Weight gain (and weight loss) works like a formula. Food you eat adds calories, exercise you do removes calories and your body removes calories by maintaining itself. If you are left with a positive number, you gain weight. A negative number, you lose weight. There are things that affect these numbers, such as different types of foods, different rates of metabolism and your current body mass, but the physics stay the same.

Knowing everything that affects your weight gives you a very strong tool to control it. Learn your Basal Metabolic Rate to determine how many calories your body needs. Learn how many calories you burn through normal activities. Once you add those numbers together, you now know exactly how many calories you burn every day.

Don’t try and diet your way to health. Don’t try and exercise your way there, either. Do both! Losing weight (and really, getting healthy) is a lifestyle change, not a quick fix. While it might sound easier to “just diet” or “just exercise”, you’re really making yourself do twice the work. Why jog for an hour or not eat lunch when you could have jogged for half an hour, still had a smaller lunch and gotten the same result?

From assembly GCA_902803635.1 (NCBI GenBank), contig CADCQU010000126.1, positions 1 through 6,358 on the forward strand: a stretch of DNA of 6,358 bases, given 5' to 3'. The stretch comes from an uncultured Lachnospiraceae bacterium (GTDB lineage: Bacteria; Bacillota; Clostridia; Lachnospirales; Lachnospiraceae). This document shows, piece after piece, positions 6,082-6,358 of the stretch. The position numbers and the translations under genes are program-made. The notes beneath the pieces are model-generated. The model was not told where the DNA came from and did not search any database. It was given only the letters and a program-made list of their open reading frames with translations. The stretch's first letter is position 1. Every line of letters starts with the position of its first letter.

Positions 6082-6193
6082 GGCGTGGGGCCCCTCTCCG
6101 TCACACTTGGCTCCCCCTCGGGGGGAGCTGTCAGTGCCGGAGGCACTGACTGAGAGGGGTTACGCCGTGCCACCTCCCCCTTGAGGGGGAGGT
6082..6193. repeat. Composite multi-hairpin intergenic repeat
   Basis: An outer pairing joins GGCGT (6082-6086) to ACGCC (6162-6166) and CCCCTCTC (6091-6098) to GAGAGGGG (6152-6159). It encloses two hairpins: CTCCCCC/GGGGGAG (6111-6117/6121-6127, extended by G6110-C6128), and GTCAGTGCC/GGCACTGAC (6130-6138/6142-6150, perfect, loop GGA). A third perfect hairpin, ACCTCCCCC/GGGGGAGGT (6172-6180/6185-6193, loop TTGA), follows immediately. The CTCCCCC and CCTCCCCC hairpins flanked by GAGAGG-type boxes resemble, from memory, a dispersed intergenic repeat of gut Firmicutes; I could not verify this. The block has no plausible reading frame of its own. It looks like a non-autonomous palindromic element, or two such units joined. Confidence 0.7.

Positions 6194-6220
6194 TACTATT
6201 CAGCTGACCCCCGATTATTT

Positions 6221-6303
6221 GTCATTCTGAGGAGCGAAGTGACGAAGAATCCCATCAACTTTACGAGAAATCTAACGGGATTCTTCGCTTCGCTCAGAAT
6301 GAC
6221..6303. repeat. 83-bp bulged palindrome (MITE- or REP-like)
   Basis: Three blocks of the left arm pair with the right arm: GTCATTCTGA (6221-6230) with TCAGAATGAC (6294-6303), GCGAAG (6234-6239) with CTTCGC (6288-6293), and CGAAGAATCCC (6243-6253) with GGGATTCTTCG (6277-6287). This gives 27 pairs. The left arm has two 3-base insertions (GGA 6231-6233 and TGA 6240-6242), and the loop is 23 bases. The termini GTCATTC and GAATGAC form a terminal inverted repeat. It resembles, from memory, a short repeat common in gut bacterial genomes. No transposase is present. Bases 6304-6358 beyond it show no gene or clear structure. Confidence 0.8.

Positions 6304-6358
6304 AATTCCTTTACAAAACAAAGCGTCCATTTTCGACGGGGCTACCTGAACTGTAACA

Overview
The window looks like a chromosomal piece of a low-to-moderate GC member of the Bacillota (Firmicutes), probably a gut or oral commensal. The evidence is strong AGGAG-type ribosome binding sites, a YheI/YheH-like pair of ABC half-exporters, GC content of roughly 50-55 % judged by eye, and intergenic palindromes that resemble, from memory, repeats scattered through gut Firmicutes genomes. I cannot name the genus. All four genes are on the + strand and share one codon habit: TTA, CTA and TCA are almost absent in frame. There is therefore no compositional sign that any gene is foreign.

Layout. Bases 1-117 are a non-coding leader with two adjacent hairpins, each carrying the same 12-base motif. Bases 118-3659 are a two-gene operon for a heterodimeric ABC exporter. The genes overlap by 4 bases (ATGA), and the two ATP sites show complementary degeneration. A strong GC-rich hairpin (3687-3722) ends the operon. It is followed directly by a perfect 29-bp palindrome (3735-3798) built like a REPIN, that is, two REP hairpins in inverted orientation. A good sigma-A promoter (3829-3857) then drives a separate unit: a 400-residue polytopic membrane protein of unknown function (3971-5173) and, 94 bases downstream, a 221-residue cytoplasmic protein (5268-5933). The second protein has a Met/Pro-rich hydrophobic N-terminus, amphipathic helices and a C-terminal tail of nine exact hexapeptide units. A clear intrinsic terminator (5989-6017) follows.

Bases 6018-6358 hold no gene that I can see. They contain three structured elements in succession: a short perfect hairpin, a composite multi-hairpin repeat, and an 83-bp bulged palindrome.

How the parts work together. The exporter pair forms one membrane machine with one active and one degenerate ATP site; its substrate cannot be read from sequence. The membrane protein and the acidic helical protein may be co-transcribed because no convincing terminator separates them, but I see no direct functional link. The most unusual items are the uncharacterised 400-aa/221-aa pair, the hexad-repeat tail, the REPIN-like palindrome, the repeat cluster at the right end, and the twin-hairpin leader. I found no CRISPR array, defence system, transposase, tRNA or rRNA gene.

Oh, and anyone selling you a pill to lose weight is lying to you.

Posted in Athletics, Personal.

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Plans are for the unprepared

New haircut today! Feels great to get all that extra shag  cut off. All that hair was a damn freeloader, I say. Serves it right!

Earlier today I had derby practice. No, not the kind with horses. This is roller derby, Women’s Flat Track Derby to be precise. Now, I know what you’re saying. “Tyler, you’re not a woman and what’s a flat track?” And, you know, you’re right. That’s why I’m a referee and not one of the players. Also, a flat track means they play on a level surface, whereas some roller derby leagues have a banked track (like in Nascar).

If you haven’t before, take a moment to find out what it is.

Some of you may (think) you remember roller derby from back in the 80s. That strange, costumed, WWF-style fake combat on roller skates, right? WRONG! Harken back to the early 20th century, when men were men and women beat the crap out of each other on a banked roller derby track. It’s all very real, nothing is staged and there are a few more safety rules today than back then.